Expat internet users have long been subject to all manner of email spam. Many of these messages advertise cut-rate drugs sold by illegal pharmacies. Now, according to a recent study by researchers at Carnegie Mellon University, online sellers of fake and expired drugs have switched to targeting search engines.
Nicolas Cristin, Associate Director of the Internet Networking Institute, said:
We have known for some time that unauthorized online pharmacies have been using email spam to tap the wallets of unwary online consumers, but that method did not blanket enough customers so now the online thieves are infecting websites to redirect unwary consumers to hundreds of illegal online pharmacies.
The research team spent nine months investigating the search results for 218 drug-related queries. It found approximately 7,000 websites (a third of the total examined) redirected to a few hundred illegal pharmacy sites. Another 15% had broken links that otherwise would have redirected to those same sites. That means nearly half of all search results were at some point linked to an illegal operation.
Illegal pharmacies often sell expired drugs or drugs that have been tampered with in some way. They do not warn patients of potential complications, and though they may require answers to a medical questionnaire they almost never show them to a doctor.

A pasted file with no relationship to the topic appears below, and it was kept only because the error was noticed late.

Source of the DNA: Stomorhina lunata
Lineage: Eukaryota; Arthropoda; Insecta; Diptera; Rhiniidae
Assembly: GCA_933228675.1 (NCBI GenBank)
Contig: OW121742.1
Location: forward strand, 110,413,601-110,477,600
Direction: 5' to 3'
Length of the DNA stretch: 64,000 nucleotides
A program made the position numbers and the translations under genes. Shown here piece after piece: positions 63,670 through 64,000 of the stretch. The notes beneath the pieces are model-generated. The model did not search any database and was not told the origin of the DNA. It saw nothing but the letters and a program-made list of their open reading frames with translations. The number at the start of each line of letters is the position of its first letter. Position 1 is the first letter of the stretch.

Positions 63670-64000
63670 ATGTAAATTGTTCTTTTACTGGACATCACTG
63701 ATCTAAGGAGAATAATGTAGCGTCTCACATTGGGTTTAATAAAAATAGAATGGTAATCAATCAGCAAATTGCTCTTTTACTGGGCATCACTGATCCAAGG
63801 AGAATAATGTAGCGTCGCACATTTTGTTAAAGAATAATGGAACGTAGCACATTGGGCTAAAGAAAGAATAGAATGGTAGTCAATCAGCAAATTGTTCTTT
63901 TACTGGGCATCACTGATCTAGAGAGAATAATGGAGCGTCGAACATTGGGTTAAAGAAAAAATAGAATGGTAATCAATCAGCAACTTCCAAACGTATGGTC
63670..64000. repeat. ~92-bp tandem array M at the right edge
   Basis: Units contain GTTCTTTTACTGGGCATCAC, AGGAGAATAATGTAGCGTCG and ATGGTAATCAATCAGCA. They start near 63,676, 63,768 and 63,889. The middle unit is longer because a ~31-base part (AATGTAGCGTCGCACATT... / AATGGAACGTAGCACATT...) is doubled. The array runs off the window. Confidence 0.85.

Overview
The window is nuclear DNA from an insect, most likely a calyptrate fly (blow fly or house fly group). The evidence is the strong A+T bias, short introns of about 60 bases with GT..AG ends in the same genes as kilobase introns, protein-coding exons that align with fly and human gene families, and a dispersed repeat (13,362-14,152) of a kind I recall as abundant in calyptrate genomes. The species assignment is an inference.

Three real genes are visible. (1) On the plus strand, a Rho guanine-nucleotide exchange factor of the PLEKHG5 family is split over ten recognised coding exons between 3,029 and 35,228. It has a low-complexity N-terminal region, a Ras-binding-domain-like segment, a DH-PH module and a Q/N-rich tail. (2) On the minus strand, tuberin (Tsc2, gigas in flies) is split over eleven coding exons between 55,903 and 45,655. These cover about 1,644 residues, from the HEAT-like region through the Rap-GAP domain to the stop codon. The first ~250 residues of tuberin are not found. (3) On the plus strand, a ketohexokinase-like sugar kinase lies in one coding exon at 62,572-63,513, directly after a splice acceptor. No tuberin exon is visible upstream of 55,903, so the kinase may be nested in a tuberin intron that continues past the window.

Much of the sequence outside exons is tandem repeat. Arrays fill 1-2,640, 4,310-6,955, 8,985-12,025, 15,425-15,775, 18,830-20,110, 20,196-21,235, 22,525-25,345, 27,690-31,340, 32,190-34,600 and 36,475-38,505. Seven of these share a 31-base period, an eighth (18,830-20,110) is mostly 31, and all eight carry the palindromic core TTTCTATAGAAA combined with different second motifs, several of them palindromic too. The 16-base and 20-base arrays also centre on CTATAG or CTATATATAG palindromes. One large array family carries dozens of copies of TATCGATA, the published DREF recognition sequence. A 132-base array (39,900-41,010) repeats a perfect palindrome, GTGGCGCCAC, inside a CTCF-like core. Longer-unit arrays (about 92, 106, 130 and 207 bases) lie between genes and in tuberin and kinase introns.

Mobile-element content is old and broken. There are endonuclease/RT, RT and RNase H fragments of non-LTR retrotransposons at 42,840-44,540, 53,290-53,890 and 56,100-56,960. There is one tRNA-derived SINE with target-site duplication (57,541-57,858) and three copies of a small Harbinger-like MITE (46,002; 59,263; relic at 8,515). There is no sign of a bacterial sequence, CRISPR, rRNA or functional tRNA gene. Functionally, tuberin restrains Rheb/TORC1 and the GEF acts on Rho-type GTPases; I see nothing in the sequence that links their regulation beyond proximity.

The Carnegie Mellon researchers concluded search engine manipulation is a more efficient way of attracting “customers” than email spam. “To those who aim to reduce unauthorized pharmaceutical sales, more emphasis needs to be placed on combating transactions facilitated by web search,” Cristin said.
The US Federal Bureau of Investigation’s website offers tips for expats to identify legitimate online pharmacies. Legal operations:
- Require prescriptions from licensed doctors
- Ask for detailed medical histories
- Always clearly state privacy policies and other transaction information clearly on their sites
- Use secure connections to process payments